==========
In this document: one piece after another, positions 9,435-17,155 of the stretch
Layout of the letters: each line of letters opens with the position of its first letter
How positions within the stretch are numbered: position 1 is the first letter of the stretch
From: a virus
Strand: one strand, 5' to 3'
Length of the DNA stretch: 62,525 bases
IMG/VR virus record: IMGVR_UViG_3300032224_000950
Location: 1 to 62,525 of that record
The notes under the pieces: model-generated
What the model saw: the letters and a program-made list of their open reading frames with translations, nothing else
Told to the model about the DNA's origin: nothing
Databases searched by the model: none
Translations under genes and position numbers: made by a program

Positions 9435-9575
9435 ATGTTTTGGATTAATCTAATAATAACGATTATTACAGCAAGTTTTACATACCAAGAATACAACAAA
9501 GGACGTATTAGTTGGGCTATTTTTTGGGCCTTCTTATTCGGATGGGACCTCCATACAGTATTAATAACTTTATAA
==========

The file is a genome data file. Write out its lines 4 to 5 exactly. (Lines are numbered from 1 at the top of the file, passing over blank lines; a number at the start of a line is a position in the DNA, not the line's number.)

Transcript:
From: a virus
Strand: one strand, 5' to 3'